AS IF Tiger Woods didn’t have enough on his plate while recovering from surgery, his former caddie Steve Williams is expected to release an autobiography which heavily criticises the 14-times Major champion’s infidelity scandal and on-course behaviour.
The Kiwi bagman has written the autobiography with journalist Michael Donaldson, and New Zealand’s Stuff.co.nz has published an excerpt from a chapter that details the 2009 news break of Woods’ extra-marital affairs.
Williams claims he didn’t have any knowledge of the Woods’ infidelity.
“Only a handful of his oldest buddies actually had any idea this was going on,” Williams wrote. “I didn’t know because Tiger didn’t dare tell me. We had such a strong bond and working relationship that there was no way he could let me in on what was happening — he knew my values and that I would have zero tolerance for that kind of behavior.
“But regardless of the morality of the matter, he was still a friend in trouble and I was going to stick by him. I did that even though people were accusing me of being an enabler, an accomplice, saying I was lying when I stated clearly that I knew nothing about this. For months on end, my life was absolutely miserable.”
The 51-year-old also details the on-course behaviour that annoyed Williams.
“One thing that really pissed me off was how he (Tiger) would flippantly toss a club in the general direction of the bag, expecting me to go over and pick it up,” Williams wrote.
“I felt uneasy about bending down to pick up his discarded club, it was like I was his slave. The other thing that disgusted me was his habit of spitting at the hole if he missed a putt. Tiger listened to what I had to say, the air was cleared and we got on with it – his goal was to be the best player in history and my goal was to keep working as best I could to help make that happen.”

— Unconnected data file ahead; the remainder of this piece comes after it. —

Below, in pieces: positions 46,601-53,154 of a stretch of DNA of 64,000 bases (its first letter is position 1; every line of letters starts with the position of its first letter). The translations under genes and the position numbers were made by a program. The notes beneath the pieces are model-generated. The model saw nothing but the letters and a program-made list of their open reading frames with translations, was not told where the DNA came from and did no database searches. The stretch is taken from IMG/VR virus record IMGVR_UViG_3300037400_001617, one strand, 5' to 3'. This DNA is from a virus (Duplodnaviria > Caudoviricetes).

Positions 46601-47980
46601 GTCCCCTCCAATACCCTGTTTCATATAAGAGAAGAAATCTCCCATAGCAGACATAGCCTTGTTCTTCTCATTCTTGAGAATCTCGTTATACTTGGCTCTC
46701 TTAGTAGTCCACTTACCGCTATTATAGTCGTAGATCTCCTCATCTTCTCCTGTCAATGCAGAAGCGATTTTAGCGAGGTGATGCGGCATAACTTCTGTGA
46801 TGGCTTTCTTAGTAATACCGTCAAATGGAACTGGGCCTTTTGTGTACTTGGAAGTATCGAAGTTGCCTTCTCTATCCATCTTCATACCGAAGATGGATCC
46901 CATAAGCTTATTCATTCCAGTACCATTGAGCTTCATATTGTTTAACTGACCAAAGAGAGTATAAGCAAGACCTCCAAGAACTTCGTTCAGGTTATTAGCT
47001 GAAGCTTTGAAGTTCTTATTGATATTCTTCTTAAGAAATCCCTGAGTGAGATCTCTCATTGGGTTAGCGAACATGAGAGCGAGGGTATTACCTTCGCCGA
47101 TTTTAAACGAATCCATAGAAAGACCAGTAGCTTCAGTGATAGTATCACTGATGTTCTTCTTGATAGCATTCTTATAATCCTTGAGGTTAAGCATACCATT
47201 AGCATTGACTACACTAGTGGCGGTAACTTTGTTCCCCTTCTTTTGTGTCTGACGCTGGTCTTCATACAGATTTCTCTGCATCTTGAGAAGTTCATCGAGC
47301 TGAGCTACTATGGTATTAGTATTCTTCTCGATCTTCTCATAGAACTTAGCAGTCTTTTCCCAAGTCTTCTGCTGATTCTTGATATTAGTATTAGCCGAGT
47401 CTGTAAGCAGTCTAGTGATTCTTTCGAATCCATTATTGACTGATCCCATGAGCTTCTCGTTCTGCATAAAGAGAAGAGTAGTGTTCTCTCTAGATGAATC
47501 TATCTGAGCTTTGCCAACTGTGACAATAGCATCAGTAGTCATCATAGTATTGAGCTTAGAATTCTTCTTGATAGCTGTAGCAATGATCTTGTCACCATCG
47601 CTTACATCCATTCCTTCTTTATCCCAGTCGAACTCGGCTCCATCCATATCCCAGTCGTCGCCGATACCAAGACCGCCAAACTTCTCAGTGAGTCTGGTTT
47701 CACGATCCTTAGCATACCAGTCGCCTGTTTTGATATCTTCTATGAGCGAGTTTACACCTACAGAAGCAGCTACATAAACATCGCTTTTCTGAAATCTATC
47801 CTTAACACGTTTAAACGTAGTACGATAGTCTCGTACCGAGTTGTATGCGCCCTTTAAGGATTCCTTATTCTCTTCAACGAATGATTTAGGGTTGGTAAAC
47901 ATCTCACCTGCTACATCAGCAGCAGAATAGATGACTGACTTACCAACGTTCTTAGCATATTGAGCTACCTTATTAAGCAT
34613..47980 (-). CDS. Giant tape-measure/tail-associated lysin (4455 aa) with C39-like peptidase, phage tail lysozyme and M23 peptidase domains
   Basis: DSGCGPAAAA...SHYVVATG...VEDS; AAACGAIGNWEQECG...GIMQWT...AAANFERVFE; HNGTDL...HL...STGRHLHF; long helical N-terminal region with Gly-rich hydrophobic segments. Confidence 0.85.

“The other thing that disgusted me was his habit of spitting at the hole if he missed a putt.”
Woods and Williams began working together in 1999, with Woods winning his second Major title later that year at the US PGA Championship. Williams also was Woods’ best man at his wedding.
Williams, in the excerpt, describes the day the scandal broke while the pair were in Melbourne for the 2009 Australian Masters at Kingston Heath.
“I was delighted Tiger was able to win the tournament and pick up the gaudy gold coat that is the Aussie answer to Augusta’s green jacket,” he wrote.
“But the joy of winning dissipated in the strangest fashion. No sooner had Tiger fulfilled his media obligations than he fled to the airport in a chopper, leaving me to head back to the hotel on my own. As I was driving, I got a text from Mark Steinberg which read, ‘There is a story coming out tomorrow. Absolutely no truth to it. Don’t speak to anybody.’
“In the back of my mind, one thought often replayed, over and over, without an answer: What did Tiger do with himself to get rid of the stress that built up in his life? He loved the gym work and, before he got injured, the Navy Seals training. I figured that addiction to the gym was where he got rid of many of his frustrations. And when I say addiction, I mean just that: year by year he got more and more hooked on working out.
“When you live so intensely in the public eye, you surely have to have something else away from the spotlight that gives you pleasure – and it turns out I was wrong about the gym. The one question I’m now regularly landed with is: How could you not know about Tiger’s multitude of mistresses? It’s a valid question – it’s one I would ask myself if a scandal of Tiger-like proportions happened to another caddy’s boss. How could I spend so much time with him and not have an inkling this was going on? The answer, in a roundabout way, is that Elin didn’t know either. Only a handful of his oldest buddies actually had any idea this was going on. I didn’t know because Tiger didn’t dare tell me. We had such a strong bond and working relationship that there was no way he could let me in on what was happening – he knew my values and that I would have zero tolerance for that kind of behaviour. I would have told him straight away that I condemned that kind of activity and, unless he stopped, there would be no conversation – that would be the end of us.